John Gurgany, Jane Pyland’s second husband, was a doctor of divinity, as stated in the 1670 deposition. Not unlike James Pyland, the Virginia burgess, Dr. Gurgany was a Royalist supporter, and he suffered for that allegiance. Formerly the rector of Clapham, Surrey,22 Gurgany was later chaplain to Queen Henrietta and her family at Merton College from the time of their arrival in 1643 until the surrender of Oxford three years later, at which time the register in which he had recorded christenings, marriages and burials was confiscated by soldiers. As Gurgany wrote in 1662, “in what Truncke that Registry is I cannott gesse, All things at ye Surrender of Oxford being huddled up into Truncks & boxes, whereof some have not been opened these 16 yeeres.”23 The surrender at Oxford brought John Gurgany’s banishment and he was forced to go abroad, not returning until the Restoration. In 1660 he petitioned King Charles II for an appointment for the next vacant prebend (a stipend) of Westminster, Windsor or elsewhere, explaining that his since his banishment he had been ill and dependent on friends. His petition stated that “he is left in his old age in great poverty and distress.” Mary, Duchess of Richmond and Lenox and “numerous noblemen and gentlemen” testified on his behalf about his services as chaplain at Merton as well as navy chaplain.24

While at Merton College, Gurgany authored a biography of his friend, entitled Short Account of the Life and Death of Mr. John Gregory, M.A.25 Dr. Gurgany died 1 September 1673.26 Jane Pyland Gurgany sold her husband’s manuscript to Archbishop Sancroft, who wrote on the first leaf, “bought of Dr. Gurgenie’s widow.”27 In December 1678 “Jane Gurgany of London, widow” sold a 250-acre tract called Quarraluh in Melbury Island, Warwick County, Virginia, to James Hire, the property was described as “formerly the land of her brother Robert Pyland.”28

GENEALOGICAL SUMMARY
(All events occurred in St. Clement Danes, London, unless otherwise indicated)

Richard Pyland, butcher of St. Clement Danes, London; wife unknown.
Their child:

  • Robert Pyland, butcher; wife unknown.
    Their children:
  1. Richard Pyland, christened 13 January 159129 — buried 3 November 1636.30 He married (1) Tabitha Penn in 1619 in London, Holborn, St. Giles-in-the-Fields Parish,31 She was buried on the anniversary of her daughter’s burial, 22 January 1624;32 In 1625 he married (2) Mary Ambrose in Holborn, St. Giles-in-the-Fields Parish.33
    Child by first marriage:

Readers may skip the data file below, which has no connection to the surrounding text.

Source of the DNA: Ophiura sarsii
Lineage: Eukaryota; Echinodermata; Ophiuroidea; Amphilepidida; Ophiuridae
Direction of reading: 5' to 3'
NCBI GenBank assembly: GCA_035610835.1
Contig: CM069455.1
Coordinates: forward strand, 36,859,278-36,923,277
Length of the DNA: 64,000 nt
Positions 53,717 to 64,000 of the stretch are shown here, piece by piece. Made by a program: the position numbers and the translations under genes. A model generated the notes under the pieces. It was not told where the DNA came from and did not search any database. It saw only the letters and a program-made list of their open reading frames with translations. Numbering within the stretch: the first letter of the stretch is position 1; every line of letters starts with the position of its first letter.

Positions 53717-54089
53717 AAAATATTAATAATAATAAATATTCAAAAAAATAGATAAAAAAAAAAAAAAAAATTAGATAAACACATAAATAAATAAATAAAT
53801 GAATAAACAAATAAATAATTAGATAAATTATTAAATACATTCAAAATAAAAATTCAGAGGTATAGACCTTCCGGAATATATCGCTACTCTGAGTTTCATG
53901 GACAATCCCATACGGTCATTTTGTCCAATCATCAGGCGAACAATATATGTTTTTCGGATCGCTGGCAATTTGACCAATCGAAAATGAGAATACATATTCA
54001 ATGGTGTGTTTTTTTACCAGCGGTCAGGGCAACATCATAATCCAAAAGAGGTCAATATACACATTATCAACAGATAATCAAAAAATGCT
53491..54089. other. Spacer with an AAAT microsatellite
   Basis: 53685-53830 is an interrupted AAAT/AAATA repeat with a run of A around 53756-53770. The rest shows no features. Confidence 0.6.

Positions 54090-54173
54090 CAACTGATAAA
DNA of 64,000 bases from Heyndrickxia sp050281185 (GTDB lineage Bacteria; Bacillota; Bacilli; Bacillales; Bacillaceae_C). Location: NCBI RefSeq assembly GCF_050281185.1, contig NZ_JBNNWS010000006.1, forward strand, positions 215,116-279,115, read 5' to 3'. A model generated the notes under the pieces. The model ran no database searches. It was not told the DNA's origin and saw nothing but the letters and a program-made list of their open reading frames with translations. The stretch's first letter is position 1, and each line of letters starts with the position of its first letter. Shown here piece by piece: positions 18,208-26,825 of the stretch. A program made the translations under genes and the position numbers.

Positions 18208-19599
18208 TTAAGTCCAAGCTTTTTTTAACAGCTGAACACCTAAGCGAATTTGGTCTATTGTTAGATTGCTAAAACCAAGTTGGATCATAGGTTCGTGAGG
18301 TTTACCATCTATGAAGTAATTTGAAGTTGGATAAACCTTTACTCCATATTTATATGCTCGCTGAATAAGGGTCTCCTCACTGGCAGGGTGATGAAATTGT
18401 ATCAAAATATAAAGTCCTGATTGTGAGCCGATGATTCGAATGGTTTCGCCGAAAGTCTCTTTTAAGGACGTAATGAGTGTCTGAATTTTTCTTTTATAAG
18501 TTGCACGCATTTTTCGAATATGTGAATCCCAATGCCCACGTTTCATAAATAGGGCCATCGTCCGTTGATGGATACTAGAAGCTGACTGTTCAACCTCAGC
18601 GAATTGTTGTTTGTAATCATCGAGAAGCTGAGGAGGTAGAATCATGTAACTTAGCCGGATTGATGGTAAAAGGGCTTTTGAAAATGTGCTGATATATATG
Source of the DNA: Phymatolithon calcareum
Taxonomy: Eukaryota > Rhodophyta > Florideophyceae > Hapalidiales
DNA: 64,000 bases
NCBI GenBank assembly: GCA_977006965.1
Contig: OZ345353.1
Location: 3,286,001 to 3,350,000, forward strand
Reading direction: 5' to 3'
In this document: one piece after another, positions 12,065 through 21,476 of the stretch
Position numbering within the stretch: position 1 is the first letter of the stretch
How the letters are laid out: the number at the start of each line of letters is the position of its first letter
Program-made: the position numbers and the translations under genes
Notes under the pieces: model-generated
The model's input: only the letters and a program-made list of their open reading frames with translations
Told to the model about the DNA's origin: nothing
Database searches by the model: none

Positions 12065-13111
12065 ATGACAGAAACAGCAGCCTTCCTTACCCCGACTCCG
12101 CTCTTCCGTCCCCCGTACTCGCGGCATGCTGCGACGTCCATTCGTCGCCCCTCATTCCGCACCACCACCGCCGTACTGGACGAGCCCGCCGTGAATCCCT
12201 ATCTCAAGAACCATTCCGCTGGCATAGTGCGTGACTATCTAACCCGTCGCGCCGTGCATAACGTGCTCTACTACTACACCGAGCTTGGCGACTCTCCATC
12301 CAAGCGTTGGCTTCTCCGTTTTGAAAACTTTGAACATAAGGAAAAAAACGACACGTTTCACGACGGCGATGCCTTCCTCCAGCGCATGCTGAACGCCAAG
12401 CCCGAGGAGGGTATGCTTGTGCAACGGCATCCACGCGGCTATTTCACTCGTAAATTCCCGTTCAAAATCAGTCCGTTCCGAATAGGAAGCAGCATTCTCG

• Jane Pyland, christened 12 January 162234 — buried 21 February 1622.35
    • Tabitha Pyland, christened [date unknown] — buried 22 January 1623.36
  2. Katherine Pyland, christened 9 July 1592.37
  3. Robert Pyland, christened 19 August 159338 — buried 25 August 1593.39
  4. Jane Pyland, christened 4 August 1594.40 She married William Fooks on 21 September 1612.41
  5. Agnes Pyland, christened 29 September 159542 — died 2 October 1595.43
  6. Robert Pyland, christened 12 December 1596.44 On 1 March 1621 he married Agnes Layt.45
    Their children:

    • Margaret Pyland, christened 23 April 1622.46 d
    • Capt. Robert Pyland III, christened 14 September 162347 — died ca. 1670, Warwick County, Virginia.
    • Jane Pyland, christened 30 March 1625.48 She married (1) Henry Michael in 1651 in Holy Trinity the Less, London49 and (2) Dr. John Gurgany, who died in 1675 in Surrey.
    • Elizabeth Pyland, christened 2 February 1626.50
  7. Elizabeth Pyland, christened 9 April 1598.51 She married Alexander Sweeper on 13 July 1615.52
  8. Susan Pyland, christened 18 November 1599.53 She married Walter Gibbs on 3 April 1624.54
  9. Thomas Pyland, christened 4 January 1600.55
    NOTES AND REFERENCES
    1. William Le Hardy, ed., County of Middlesex. Calendar to the Sessions Records: New Series, Vol. 2, 1616 — 18 (London: Centre for Metropolitan History, 1936), p. 59.
    2. Ibid., Vol. 1 (1935), p. 298.
    3. Alexander Sweeper and Elizabeth Piland, Westminster Marriages, 1615, p. 159; online image, findmypast.com.
    4. Le Hardy, County of Middlesex, Vol. 4 (1941), p. 46.
    5. Frank Farnsworth Starr, English Goodwin Family Papers (Hartford, CT: privately published, 1921), p. 616.
    6. “Robart Pyland, son of Robart,” Westminster Baptisms, 1593, p. 28; online image, findmypast.com.
    7. “Robert Pyland, ye Sonn of Robart,” Westminster Burials, 1593, p. 213; online image, findmypast.com.
    8. “Elizabeth Taylor, ye Servant Mr Robart Pyland,” Westminster Burials, 1593, p. 213; online image, findmypast.com
    9. “Robart Pyland, sonne of Robart,” Westminster Baptisms, 1596, p. 32.